On The Bubble
Nic Kerdiles — W/C — Univ. of Wisconsin — Kerdiles won’t be playing in any games for four more weeks, which loses him some significant evaluation time for the WJC. Good news for him is that he’s a known commodity to USA Hockey with his time at the NTDP. He was a top performer at the World U18 Championship and had a strong camp in August. He’ll get about two or three weeks before the camp roster will be finalized to calm concerns of rust. I think he’ll be in camp either way thanks to his proven versatility and would put his chances very conservatively at 45 percent.
Steven Fogarty — C — Univ. of Notre Dame — Fogarty has been adequate at Notre Dame, but in several viewings I’m unsure he can play at the level necessary to be a strong two-way center for Team USA. He’s right on the cusp, but with the emergence of Brady Vail as a legitimate candidate, Fogarty looks a little more expendable. That said, there’s a lot of games between now and then for Fogarty to adjust. His size and skill keep him an attractive option and I’d expect him to still earn an invite to pre-tournament camp. I’m dropping him to a 45 percent chance, which is still pretty good considering the slow start.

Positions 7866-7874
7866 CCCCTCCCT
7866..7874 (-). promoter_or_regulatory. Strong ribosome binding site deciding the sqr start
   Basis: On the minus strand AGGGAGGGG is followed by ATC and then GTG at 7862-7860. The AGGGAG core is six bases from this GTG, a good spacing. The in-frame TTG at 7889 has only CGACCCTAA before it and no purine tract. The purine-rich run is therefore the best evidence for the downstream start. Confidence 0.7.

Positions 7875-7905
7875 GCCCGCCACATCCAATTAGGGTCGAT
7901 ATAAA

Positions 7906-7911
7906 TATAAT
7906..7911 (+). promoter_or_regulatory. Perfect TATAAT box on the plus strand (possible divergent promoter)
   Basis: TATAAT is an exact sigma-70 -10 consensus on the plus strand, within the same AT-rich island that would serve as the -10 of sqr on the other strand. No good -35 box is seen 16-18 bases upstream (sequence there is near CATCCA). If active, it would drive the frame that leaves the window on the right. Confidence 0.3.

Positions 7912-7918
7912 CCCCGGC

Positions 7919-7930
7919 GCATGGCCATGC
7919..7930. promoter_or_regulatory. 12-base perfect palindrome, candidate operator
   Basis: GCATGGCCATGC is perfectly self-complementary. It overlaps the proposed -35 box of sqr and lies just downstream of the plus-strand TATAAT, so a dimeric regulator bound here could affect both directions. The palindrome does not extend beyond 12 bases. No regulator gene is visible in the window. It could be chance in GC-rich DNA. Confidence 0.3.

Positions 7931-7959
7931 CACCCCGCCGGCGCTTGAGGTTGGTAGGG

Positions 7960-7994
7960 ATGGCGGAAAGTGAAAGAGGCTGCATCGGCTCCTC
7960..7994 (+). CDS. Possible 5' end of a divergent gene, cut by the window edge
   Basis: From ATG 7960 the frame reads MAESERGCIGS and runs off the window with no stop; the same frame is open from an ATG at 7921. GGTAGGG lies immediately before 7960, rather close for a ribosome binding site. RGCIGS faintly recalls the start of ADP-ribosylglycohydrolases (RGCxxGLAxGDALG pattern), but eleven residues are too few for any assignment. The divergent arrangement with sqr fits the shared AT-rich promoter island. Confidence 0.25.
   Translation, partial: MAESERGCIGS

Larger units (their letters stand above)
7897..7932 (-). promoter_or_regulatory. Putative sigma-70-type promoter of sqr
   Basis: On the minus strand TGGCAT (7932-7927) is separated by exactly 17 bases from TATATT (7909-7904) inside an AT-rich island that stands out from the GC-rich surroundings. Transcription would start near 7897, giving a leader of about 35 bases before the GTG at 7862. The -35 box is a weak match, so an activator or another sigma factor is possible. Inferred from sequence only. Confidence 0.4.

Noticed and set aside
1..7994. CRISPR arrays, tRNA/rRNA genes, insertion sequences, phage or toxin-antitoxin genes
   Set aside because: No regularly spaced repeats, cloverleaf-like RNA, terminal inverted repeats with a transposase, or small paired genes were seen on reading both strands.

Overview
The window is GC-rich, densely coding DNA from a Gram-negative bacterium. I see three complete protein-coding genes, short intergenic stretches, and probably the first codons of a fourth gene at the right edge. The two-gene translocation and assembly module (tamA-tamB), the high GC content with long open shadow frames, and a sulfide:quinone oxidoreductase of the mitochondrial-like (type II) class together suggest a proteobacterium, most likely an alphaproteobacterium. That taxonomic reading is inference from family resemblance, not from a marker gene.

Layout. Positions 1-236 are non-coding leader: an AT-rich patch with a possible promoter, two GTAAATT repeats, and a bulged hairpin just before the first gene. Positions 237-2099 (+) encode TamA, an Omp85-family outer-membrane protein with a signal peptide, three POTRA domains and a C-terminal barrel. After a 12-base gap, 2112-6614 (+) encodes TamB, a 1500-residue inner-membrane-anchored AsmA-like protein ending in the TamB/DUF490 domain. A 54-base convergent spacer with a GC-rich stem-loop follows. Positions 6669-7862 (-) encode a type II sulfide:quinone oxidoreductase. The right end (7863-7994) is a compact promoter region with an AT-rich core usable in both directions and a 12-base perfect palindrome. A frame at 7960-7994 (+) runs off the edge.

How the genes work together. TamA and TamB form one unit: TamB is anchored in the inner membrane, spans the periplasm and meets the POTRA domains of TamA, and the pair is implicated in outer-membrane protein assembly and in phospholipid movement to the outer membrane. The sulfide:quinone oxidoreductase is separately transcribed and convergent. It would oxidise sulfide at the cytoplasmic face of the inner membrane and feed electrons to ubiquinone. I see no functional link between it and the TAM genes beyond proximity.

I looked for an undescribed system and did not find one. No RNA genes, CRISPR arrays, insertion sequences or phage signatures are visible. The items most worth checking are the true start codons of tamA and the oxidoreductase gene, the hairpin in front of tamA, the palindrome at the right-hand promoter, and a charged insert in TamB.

Stefan Matteau — RW — Blainville-Boisbriand Armada — He has four goals and four assists in 12 games, but he’s also collected two suspensions and most recently even his team gave him an extra game for an egregious check-from-behind. There’s always been a bit of a loose-cannon quality to Matteau’s game. He has terrific size and strength and there’s not a lot of depth on the wing for Team USA, which is why he’ll remain firmly in the mix, but he’s far from a lock. Penalties and/or suspensions can be devastating at the WJC, and that concern leaves Matteau at risk of being kept off the roster. He’s at 40 percent for me.